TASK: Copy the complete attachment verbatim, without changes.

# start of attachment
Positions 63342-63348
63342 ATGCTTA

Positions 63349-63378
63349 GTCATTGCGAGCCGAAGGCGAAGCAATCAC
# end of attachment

Positions 63342-63348
63342 ATGCTTA

Positions 63349-63378
63349 GTCATTGCGAGCCGAAGGCGAAGCAATCAC